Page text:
Thiel CS1.2 vs. Ohm Walsh 2


I'm not really an audiophile, though I do love to listen to music.   I am looking at a pair of Thiel CS1.2 speakers, vs. Ohm Walsh 2, for about the same price.  Both in decent, not perfect condition, Ohm needs grills which would be an additional cost.  No way to listen side by side.  Listening to B&W 685 speaker with Polk 10" subwoofer driven by a Denon 80 watt/ch AV receiver (Denon AVRX100w).  Room is 20' x 15' x 7 or 8' ceiling.  Listen to primarily "classic rock" and some jazz. Any suggestions oh gurus?
ken5849
These are two different beasts, to put it mildly.
Not to start a flame war-
If you are serious about music, get the Thiel's.
If you just want a general 'nice' sound around the room, get the Ohm's.
The Thiel's are time and phase aligned, while the Ohm's are more direct/reflecting- like Bose.
You'll get more detail and imaging with the Thiel's.
Both are nice speakers, it just depends on what you are looking for.
Since you have B&W's now, I think the Thiel will be a better move.
Bob
I’ve had Thiel speakers in my main rig since 1996. First with the CS .5, which is a little smaller than the 1.2, and since 2011 the CS 2.4 which is a decent bit larger. They are fabulous speakers. I also happen to have B&W 684 speakers fronting my home theater setup. The Ohm speakers I cannot speak to. My only concern would be is if your Denon AV receiver would be up to the task. Thiel speakers are demanding speakers when it comes to amplification. You really need a decent high current stereo amp to handle the nominal 4 ohm load which may well dip below 4 ohms at times. I have my doubts about the Denon AV receiver being a good match.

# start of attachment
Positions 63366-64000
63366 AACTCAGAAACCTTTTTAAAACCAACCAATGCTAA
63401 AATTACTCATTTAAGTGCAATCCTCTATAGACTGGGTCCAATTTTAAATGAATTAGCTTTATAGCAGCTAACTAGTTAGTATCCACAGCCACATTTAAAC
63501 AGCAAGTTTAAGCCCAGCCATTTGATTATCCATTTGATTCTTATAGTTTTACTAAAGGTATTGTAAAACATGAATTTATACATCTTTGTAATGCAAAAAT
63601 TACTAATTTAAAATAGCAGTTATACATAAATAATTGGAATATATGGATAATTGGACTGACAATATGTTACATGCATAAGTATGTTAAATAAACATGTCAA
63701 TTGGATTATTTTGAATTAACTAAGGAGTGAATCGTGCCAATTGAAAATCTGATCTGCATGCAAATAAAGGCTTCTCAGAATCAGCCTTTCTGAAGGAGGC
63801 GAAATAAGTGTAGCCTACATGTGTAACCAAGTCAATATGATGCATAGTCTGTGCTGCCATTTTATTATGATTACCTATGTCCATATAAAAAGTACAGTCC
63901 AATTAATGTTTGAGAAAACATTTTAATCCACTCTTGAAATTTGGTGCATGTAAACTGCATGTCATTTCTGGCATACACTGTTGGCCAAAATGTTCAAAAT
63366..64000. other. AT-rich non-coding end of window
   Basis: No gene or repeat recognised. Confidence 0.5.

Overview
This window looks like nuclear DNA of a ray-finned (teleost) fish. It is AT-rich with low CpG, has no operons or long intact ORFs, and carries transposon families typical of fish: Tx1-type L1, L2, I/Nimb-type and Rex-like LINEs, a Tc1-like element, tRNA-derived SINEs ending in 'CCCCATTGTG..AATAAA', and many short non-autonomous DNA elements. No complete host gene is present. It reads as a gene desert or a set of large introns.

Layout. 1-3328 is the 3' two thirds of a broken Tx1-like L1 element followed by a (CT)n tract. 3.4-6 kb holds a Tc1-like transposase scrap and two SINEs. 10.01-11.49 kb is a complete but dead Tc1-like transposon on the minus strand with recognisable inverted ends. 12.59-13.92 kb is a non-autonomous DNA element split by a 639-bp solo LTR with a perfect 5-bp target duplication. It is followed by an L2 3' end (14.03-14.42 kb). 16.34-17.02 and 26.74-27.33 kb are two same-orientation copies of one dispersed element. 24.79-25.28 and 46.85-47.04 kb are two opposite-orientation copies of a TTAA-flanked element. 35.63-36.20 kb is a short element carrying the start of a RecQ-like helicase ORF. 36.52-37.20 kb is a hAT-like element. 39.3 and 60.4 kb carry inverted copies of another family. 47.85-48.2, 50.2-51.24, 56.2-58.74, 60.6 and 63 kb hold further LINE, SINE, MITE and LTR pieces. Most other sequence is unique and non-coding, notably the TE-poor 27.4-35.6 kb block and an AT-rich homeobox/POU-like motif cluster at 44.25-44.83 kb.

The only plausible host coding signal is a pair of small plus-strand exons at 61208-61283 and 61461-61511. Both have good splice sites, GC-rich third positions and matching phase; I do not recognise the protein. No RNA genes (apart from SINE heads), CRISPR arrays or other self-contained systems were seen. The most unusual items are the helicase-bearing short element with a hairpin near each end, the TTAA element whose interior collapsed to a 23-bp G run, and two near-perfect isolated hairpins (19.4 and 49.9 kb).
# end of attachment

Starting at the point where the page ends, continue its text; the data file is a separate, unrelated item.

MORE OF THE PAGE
Thanks. Any thoughts on how best to answer the power issue? Don't need earshattering volume. It'll be a tough sell to my wife to spend as it is, and to set up "huge" speakers. Telling her I was looking at amps too would probably result in my sleeping outside in the snow. Although it's a bit of a drive, they are asking only $280 for the Thiels. Hence my interest. 
Concerning power requirements.   Need high current amp that is easily 4 ohm stable.   Your B&W 685 speakers are 8 ohm speakers with 88 db sensitivity.   The CS 1.2 are rated at 4 ohm and 87 db.  4 ohm is a much more demanding load than 8 ohm.   At minimum you need 40 watts per channel rms with both channels being driven at the same time with something considerably less than 1% THD 20-20Khz; and I'd be looking for something more.
Suitable amplification will likely cost more than the speakers are currently going for.
Thanks again for the advice. Looks like I will have to let it go, or try the Ohms. I can't get the speakers and upgrade my receiver for an amp. It would be okay if the performance wasn't optimal, but if the sound would be fatiguing, or there could be damage to the receiver, that would be bad to say the least.
If you don't have suitable power and the speaker requires it you can literally fry the speaker.   

ken5849

As luck has it, Thiel loudspeakers, are in heavy rotation on the secondary marketplace. Take your time selecting your model and have fun!

Happy Listening!
Thanks.
Any suggestions for a "low cost" power amp that would do it that I can find on the secondary marketplace as you say?  As I have said, would not have to maximize the speakers' performance, just work, and sound better than the present configuration.

Something by NAD, for example?

And I assume no need for you to see the Denon specs (i.e, power at 6 and 8 ohms, distortion etc.).  i guess I could ask Denon what the power rating would be at 4 ohms.
Yes, NAD, especially their Class A/B amps, would likely make for a more suitable match.

And if a manufacturer does not specify a 4 ohm spec the amp is likely not stable down to 4 ohms.